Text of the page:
Concerned about Facebook, Google, and other companies that make billions brokering sensitive information, free-software champion Eben Moglen has unveiled a plan to populate the internet with tiny, low-cost boxes that are designed to preserve individuals' personal privacy.
The Freedom Box, as the chairman of the Software Freedom Law Center has christened it, would be no bigger than power adapters for electronic appliances. The inexpensive devices would be deployed in a peer-to-peer fashion in homes and offices to process email, voice-over-IP communications, and the sharing of pictures, among other things. The decentralized structure of the devices is in stark contrast to today's biggest internet providers, which offer the same services in exchange for users turning over some of their most trusted secrets.
Public enemy No. 1 is Facebook founder Mark Zuckerberg, who in Moglen's eyes, “has done more harm to the human race than anybody else his age.”
“He has to remarkable extent succeeded with a very poor deal, namely 'I will give you free web-hosting and some PHP doodads and you get spying for free all the time,'” Moglen said during a meeting last year of the Internet Society's New York branch. “And it works.”
As Moglen envisions them, Freedom Boxes would be used to perform a wealth of services that most of the world has been brainwashed into believing are better performed in the cloud. Secure backups that automatically store data in encrypted form would be performed on the Freedom Boxes of our friends, just as their encrypted data would be stored on ours.
The boxes would also be used to send and receive encrypted email, VoIP calls, and to act as a safer alternative to social-networking sites such as Facebook and LinkedIn.
The guts of the boxes would be the Debian distribution of Linux, along with countless free applications that would presumably be developed under the same model as most of today's open source software.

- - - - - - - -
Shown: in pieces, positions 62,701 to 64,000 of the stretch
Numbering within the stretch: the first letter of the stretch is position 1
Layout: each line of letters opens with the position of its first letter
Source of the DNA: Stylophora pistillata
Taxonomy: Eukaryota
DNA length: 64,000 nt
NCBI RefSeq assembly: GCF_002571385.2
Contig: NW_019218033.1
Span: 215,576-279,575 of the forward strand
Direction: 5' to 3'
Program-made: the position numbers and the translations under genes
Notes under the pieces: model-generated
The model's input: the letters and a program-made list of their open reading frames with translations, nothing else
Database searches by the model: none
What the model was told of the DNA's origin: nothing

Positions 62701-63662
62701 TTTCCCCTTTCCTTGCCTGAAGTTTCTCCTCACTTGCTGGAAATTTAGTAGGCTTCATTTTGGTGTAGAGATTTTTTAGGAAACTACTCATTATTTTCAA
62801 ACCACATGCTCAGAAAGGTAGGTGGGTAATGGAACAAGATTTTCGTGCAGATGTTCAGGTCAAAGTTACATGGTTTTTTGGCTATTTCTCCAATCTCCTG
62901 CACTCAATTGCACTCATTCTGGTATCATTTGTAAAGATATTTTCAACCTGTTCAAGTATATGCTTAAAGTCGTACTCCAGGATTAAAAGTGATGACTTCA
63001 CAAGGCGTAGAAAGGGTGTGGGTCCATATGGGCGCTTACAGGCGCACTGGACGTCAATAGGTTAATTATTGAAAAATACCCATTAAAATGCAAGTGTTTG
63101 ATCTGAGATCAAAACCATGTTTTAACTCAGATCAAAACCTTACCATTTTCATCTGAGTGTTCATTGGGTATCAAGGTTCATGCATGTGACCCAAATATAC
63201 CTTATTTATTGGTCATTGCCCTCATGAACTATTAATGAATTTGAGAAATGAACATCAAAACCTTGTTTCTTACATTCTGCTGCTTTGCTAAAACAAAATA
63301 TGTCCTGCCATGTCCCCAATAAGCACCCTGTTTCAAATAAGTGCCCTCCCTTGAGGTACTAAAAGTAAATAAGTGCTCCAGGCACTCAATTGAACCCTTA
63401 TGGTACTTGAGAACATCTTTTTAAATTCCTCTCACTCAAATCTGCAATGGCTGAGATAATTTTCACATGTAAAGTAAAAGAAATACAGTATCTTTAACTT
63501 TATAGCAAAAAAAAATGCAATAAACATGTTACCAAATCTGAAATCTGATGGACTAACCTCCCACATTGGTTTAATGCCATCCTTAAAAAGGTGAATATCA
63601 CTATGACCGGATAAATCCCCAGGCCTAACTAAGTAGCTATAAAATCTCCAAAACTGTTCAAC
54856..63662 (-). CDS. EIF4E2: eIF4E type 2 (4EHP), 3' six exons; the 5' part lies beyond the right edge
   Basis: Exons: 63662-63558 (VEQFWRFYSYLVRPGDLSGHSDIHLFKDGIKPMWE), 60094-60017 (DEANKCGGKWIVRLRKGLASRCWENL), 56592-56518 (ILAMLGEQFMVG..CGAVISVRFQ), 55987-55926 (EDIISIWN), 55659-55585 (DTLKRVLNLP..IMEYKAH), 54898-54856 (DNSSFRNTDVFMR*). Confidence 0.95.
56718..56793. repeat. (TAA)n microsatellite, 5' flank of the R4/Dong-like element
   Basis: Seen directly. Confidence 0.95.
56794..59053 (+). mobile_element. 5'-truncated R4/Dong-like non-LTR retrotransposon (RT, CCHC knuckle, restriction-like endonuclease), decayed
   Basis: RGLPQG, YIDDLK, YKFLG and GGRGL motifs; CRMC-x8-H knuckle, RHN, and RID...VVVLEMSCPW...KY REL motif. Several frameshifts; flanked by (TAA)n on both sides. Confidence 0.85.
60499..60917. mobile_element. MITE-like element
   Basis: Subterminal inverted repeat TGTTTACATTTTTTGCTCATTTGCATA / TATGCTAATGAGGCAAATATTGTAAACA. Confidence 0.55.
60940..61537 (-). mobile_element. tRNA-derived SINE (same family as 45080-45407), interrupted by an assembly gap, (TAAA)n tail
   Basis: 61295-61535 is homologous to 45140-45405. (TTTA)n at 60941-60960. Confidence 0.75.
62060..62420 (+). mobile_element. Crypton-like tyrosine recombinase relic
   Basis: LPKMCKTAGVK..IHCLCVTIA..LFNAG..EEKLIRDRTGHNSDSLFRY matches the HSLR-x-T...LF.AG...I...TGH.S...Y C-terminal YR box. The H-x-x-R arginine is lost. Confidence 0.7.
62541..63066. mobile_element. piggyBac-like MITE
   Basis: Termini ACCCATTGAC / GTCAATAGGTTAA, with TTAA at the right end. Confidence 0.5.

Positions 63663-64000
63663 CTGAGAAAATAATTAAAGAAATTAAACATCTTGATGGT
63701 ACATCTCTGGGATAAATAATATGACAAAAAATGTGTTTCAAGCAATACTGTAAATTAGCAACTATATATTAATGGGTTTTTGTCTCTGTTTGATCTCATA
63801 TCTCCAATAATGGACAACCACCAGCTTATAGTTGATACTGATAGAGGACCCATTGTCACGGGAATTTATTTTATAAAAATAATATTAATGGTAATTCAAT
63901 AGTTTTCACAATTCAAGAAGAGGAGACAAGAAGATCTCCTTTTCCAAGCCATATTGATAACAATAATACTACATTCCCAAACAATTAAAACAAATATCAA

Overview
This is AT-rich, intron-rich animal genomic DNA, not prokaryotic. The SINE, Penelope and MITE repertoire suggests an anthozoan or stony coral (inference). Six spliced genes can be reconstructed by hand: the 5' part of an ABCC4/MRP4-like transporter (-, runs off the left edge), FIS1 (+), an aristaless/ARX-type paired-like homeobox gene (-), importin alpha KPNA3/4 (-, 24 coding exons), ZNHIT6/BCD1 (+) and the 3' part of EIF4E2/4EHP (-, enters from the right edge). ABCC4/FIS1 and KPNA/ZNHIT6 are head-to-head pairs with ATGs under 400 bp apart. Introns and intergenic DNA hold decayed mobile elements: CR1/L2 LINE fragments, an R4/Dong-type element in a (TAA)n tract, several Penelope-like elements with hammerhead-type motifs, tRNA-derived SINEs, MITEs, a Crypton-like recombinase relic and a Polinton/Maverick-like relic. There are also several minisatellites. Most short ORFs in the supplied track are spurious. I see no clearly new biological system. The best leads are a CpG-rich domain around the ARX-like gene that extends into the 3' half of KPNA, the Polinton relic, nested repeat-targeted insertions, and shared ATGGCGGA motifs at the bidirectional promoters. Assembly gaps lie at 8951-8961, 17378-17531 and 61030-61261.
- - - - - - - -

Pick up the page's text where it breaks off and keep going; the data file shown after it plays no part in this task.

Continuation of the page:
The Freedom Box website gives no timeline for delivery, but Moglen told The New York Times that he could build version 1.0 in one year if he could raise “slightly north of $500,000.” The cost of plug-in devices is about $99 right now, but Moglen said they'll eventually sell for about $29. They'll run on a low-power chip. “You plug it into the wall and forget about it,” he told the NYT.
With Facebook and Twitter getting credit for fomenting protests and revolutions in the Middle East, Moglen says the ability to connect online carries immeasurable promise. But right now, most of the organizing is taking place on centralized, for-profit websites with ethics that can easily be compromised.
“As a result of which, we are watching political movements of enormous value, capable of transforming the lives of hundreds of millions of people, resting on a fragile basis, like, for example, the courage of Mr. Zuckerberg, or the willingness of Google to resist the state, where the state is a powerful business partner and a party Google cannot afford frequently to insult.”
The worthiness of a tiny, low-powered device that makes Facebook obsolete is matched only by its implausibility. We wish the Freedom Box well, but we won't be buying any stock just yet. ®
This story was updated to correct when Moglen spoke to the Internet Society.